APPELDOORN, Netherlands: David Montgomery (pictured), former ceo of Britain's Mirror Group Newspapers, was not known for courting popularity among his staff. Little has changed since he founded Mecom in March 2005 with £48 million in private equity funding.

Since when Mecom has grown via a string of acquisitions, mainly in continental Europe, the most recent of which (in October 2007) is the Wegener Group, a Netherlands-based publisher of regional dailies and free newspapers. 

Yet again, Montgomery finds himself at odds with colleagues and employees, culminating in the resignation of Wegener's supervisory board – including chairman Han Noten – in protest at the melding of three divisions with the loss of some 400 jobs, equating to 10% of the workforce.

Last week the editors of all seven regional papers in the Wegener group wrote to Montgomery urging him to rethink the merger plan.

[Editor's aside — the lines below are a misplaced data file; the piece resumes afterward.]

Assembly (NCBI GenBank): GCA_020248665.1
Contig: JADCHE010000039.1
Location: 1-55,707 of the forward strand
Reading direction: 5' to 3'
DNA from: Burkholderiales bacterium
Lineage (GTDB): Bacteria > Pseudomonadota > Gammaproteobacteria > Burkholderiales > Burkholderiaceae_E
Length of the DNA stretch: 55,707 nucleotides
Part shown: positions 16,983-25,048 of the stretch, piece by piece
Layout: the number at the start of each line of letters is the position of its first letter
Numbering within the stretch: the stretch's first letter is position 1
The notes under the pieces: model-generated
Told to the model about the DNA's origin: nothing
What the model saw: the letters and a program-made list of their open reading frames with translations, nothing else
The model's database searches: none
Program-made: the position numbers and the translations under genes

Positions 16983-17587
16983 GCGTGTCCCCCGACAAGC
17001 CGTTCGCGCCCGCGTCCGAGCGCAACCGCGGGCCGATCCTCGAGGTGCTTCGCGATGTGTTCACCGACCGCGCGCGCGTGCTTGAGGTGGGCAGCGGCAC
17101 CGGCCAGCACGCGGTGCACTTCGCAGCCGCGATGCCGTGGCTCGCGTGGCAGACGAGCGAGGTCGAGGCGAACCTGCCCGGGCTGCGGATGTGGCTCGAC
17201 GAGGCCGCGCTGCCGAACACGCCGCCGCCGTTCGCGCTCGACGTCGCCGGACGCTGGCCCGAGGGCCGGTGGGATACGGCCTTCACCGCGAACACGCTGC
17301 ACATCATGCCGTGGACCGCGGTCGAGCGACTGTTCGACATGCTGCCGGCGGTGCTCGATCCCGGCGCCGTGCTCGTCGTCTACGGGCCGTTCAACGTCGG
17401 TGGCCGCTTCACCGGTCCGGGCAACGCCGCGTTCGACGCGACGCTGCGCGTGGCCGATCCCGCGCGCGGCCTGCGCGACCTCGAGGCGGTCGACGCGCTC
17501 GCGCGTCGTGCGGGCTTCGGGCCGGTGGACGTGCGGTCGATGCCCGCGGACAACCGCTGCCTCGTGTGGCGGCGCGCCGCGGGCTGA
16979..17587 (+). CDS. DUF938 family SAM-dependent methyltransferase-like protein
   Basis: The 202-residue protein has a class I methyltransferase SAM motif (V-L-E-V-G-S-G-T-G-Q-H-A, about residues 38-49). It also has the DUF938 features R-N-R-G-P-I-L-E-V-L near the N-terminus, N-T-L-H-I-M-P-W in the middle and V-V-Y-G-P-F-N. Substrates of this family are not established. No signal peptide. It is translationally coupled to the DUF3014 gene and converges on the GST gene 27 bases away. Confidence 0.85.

"Since Mecom's acquisition of our company," they wrote, "we have been confronted with financial short-term policy.

"Market vision has hardly been implemented and there has been a complete lack of clarity regarding leadership and direction for many months now." 

The three-strong supervisory board is appointed by shareholders, an all-but-defunct species given that Mecom now holds 87% of Wegener's stock.

In the UK and Germany, Mecom has been publicly criticized for "short-term investment, unrealistic demand, heavy cost cuts and little respect for editorial values and quality".

Data sourced from Financial Times; additional content by WARC staff